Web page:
There are two big questions:

1.  Are there really two tills of different ages at West Angle?
2.  What is the nature of the layers of sands, silts, and peaty loams between the raised beach cobbles and the reddish till?

To be continued.......


Some key references:

BOWEN, D. Q. (1970). South-east and central South Wales. In: The Glaciations of Wales (Ed. by C. A. Lewis). Longmans, London.

BOWEN, D. Q. (1980). The Pleistocene scenario of Palaeolithic Wales. In: Culture and Environment in Palaeolithic Wales (Ed. by J. A. Taylor), pp. 1-14. British Archaeological Report, no. 76.

Dixon, E.E.L.  (1921)

JOHN, B. S. (1968). Age of raised beach deposits of South-western Britain. Nature, 218, 665-667. 
MITCHELL, G . F . (1960). The Pleistocene history of the Irish Sea. Advancement of Science, 68, 313-325.

MOREY, C.R. (1997(. A re-examination of the valley-fill deposits at West Angle Bay, Pembrokeshire. Proceedings of the Ussher Society, 9, 164-167.

PHILLIPS, L . (1974). Vegetational history of the Ipswichian/Eemian Interglacial in Britain and Continental Europe. New Phytologist, 73, 589-604.

RAWITSCHER, (1945). The hazel period in the post-glacial development of forests. Nature, 156, 302-303.

Stevensen, A.C. and Moore, P.D. (1982). Pollen Analysis of an Interglacial Deposit at West Angle, Dyfed, Wales. The New Phytologist. Vol. 90, No. 2, pp. 327-337.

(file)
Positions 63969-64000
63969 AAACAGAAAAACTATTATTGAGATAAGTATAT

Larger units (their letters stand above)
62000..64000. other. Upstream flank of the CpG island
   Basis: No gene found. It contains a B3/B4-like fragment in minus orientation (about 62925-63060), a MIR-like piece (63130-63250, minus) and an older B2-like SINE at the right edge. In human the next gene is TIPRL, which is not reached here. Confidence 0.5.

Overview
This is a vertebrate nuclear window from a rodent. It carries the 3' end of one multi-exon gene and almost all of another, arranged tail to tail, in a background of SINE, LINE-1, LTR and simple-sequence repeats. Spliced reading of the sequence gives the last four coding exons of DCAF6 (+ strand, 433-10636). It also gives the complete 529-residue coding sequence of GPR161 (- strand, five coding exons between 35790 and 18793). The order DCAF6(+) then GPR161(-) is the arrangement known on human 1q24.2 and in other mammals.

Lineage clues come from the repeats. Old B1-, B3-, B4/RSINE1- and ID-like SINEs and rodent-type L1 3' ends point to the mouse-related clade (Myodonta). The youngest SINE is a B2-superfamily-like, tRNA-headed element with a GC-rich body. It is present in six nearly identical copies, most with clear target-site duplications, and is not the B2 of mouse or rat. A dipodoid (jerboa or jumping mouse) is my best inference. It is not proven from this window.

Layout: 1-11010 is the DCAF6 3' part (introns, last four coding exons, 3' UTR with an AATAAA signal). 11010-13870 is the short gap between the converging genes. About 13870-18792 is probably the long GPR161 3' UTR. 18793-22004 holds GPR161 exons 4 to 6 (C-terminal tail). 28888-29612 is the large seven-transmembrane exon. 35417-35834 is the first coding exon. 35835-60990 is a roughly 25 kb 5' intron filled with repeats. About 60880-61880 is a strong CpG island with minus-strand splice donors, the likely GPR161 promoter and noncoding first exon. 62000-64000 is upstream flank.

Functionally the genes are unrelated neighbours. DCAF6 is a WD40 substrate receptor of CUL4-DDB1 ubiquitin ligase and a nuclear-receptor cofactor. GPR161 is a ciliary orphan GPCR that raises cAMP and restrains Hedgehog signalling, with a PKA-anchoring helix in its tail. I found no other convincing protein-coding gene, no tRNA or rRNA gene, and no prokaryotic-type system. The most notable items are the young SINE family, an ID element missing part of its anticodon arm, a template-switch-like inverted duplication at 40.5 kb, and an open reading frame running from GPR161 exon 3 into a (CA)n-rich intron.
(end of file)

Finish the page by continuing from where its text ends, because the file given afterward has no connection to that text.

TURNER, C. (1970). The Middle Pleistocene deposits at Marks Tey, Essex. Philosophical Transactions of the Royal Society of London, B, 257, 373-440.

TURNER, C. & WEST R. G. (1968). The subdivision and zonation of Interglacial periods. Eiszeitalter und Gegenwart, 19, 93-101.

WEST, R . G . (1980). The Pre-glacial Pleistocene of the Norfolk and Suffolk Coasts. Cambridge University Press, Cambridge.


Dave Maynard said...

Have you been here recently? Is there much erosion since the earlier work?


BRIAN JOHN said...

Hi Dave -- haven't been there for quite a while. I am planning to pop over one day to take a look..... the reason for my refreshed interest in this site is the possibility (no more than that) of two tills here, separated by an interglacial raised beach.....